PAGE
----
The question is, how well is what you are doing working? If things are working great, then leave them as they are. When I go to have my blood drawn, I will be asked my birthday by each person I encounter. This process is hardwired and seems to work. It’s a good one to keep. If results are not what they once were, or have never been what is needed, then it’s time to rewire. I do find it interesting how long an organization will continue trying to implement actions when they are not working. Why? They may not know another way. The actions may have become such a habit they find it hard to stop. Maybe there is that hope they will start working again. Maybe they are afraid to try another way.
In Rewiring Excellence, methods are presented that are doable and that will achieve the desired results. One example is onboarding. Most organizations have all new employees take part in an orientation. The goal is to introduce them to the organization. This usually happens on their start day. This is still a good idea, but now more is needed. Since the pandemic much has changed. A Director of Human Resources mentioned that some people accept the job and then don’t show up on day one. The book describes ways to start the onboarding process during the interview process.
Here are some tips on rewiring actions in your own organization.
- Always start with current results in the area to be rewired.
- If the results are what you want, you may be fine. The only issue will be if something changes: for instance, there’s a new competitor, or new technology enters the market. I was watching an old show the other day, and everyone was on a BlackBerry. Complacency often leads to losing momentum.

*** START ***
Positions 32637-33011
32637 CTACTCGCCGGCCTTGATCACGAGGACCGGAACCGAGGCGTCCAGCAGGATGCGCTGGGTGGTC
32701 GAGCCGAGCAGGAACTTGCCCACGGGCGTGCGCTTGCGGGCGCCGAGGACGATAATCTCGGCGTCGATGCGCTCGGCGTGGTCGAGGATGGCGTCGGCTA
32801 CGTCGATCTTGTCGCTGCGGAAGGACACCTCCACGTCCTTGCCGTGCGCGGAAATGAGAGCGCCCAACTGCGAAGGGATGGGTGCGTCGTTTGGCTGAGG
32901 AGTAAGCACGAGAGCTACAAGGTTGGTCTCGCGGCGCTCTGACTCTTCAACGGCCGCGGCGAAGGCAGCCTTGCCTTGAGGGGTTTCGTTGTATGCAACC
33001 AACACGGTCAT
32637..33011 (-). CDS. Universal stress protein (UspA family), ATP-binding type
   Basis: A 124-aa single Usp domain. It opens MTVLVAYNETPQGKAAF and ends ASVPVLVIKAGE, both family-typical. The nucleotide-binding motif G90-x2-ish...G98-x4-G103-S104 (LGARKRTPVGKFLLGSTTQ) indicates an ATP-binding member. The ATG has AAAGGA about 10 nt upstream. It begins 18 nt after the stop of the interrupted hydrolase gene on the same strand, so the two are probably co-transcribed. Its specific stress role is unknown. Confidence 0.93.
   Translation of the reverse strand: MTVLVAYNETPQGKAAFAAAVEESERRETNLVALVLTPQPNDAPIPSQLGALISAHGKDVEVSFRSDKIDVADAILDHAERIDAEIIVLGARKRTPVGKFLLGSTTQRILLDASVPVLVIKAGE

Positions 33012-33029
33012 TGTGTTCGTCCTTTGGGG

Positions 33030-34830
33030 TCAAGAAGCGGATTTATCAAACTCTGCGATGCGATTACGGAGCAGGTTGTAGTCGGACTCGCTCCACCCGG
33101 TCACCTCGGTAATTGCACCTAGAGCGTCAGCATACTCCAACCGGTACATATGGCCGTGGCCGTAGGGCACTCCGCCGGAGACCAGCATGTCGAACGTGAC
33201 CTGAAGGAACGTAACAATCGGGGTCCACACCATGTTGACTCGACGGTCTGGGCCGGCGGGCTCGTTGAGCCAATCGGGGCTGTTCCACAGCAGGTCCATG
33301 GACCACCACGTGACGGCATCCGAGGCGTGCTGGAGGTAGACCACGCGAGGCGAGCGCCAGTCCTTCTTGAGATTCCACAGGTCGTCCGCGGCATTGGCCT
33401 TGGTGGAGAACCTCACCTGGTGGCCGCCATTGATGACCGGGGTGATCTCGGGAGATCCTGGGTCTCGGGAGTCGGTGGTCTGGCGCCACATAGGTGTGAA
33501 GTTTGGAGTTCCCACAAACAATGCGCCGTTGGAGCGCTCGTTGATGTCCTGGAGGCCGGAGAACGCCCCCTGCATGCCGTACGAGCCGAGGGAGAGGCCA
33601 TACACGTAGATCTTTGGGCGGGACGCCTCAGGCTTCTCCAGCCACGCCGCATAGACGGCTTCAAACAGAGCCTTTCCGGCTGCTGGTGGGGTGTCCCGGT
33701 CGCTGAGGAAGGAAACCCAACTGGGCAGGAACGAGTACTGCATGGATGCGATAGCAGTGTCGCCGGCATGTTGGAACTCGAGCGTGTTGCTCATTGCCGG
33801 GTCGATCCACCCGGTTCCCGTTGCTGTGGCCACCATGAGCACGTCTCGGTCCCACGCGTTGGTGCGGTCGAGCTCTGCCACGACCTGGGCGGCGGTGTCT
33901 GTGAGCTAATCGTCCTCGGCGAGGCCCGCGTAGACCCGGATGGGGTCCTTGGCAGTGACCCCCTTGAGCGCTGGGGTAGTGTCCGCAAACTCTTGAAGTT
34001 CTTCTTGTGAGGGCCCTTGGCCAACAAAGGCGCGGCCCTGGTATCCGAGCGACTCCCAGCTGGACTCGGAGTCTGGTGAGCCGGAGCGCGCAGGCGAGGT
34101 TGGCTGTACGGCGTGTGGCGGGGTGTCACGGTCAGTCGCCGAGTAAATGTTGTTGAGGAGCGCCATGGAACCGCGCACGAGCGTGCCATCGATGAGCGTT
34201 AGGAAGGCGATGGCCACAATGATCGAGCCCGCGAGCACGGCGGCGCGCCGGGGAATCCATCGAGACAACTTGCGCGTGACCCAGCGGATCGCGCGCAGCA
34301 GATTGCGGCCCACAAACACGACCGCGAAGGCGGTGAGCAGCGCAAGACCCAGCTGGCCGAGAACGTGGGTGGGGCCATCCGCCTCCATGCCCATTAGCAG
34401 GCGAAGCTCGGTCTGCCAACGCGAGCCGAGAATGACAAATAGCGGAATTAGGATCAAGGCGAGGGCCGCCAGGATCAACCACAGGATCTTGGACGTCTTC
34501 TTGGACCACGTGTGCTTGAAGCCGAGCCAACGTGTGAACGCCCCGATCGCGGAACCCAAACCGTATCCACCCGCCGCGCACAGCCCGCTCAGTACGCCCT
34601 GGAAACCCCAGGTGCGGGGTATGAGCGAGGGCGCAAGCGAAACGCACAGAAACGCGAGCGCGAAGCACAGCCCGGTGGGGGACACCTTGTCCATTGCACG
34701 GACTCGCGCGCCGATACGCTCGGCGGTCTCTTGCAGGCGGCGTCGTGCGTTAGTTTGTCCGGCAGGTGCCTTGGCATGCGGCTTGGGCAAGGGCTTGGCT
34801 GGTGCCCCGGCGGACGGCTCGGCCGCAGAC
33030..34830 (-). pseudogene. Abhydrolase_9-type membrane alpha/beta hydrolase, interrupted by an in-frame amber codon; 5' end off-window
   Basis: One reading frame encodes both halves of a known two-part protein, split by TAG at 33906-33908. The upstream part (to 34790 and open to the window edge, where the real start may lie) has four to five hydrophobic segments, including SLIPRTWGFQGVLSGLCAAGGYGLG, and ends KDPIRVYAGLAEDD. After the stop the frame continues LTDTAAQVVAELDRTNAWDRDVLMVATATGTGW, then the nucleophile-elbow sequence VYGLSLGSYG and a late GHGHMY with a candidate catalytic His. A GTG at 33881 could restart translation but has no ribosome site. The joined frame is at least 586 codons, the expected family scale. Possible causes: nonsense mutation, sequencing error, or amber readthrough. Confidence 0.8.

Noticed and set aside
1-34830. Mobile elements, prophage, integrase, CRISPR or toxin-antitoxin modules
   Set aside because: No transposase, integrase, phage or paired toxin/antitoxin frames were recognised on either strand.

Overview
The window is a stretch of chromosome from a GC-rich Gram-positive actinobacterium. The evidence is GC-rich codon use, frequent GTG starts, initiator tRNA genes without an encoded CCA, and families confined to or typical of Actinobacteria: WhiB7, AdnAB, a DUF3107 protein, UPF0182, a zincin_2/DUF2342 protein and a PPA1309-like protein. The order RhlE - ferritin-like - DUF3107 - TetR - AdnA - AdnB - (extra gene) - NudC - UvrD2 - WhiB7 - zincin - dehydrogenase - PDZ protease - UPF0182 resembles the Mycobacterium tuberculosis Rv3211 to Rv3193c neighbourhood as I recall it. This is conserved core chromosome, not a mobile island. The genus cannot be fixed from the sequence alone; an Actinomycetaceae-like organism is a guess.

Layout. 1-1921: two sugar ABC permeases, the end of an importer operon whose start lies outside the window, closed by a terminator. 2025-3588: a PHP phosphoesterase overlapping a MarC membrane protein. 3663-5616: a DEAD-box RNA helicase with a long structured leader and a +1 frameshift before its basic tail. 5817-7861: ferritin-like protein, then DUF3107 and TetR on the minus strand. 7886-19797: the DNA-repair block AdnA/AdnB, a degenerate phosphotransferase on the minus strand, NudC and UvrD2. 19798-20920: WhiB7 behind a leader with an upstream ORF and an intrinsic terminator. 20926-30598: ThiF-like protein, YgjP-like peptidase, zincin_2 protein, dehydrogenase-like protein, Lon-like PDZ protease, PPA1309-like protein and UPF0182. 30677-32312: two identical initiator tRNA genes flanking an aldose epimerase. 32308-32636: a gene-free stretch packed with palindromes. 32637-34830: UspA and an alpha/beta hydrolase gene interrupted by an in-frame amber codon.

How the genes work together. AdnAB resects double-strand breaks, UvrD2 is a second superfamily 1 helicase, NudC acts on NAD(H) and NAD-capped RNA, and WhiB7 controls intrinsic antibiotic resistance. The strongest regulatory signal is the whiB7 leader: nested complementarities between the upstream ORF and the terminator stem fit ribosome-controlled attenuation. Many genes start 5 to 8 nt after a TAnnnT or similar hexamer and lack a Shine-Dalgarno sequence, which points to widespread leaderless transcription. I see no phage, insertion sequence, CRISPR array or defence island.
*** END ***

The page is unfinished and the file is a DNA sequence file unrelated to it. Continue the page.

- If the results are not what is needed, ask whether this is a sudden decline or a pattern. In healthcare, the patient’s experience is measured by the government. The survey used is called the Hospital Consumer Assessment of Healthcare Providers and Systems, or HCAHPS. Since 2016, patient experience has been stagnant. That is despite investing lots of resources. This flat result leads to looking at how to rewire the actions and processes that have been in place for some years now. I address this in Rewiring Excellence.
- If results are not what is needed, look at the experience level of the staff. Today, there are more people new to leadership positions than ever before. Many of these individuals are in the process of learning. It takes time. Also, be careful to sequence learning in a way that does not make the person feel worse while you’re thinking you’re helping them be better.
- Be okay with saying, “At the time this made sense. Today it is a different environment.” It does not mean what was done in the past was wrong. It does mean it is wrong to keep doing things that are not working. The term rewiring works well in building the “no regrets” mindset. It helps us get away from the “live in the past” mentality and move into the “now” reality.
I am so excited about Rewiring Excellence: Hardwired to Rewired. We do not want access to the book or cost to be barriers. Until October 15, 2024, you can download a copy of the book at no cost at this link. Thank you…and please let us know your thoughts!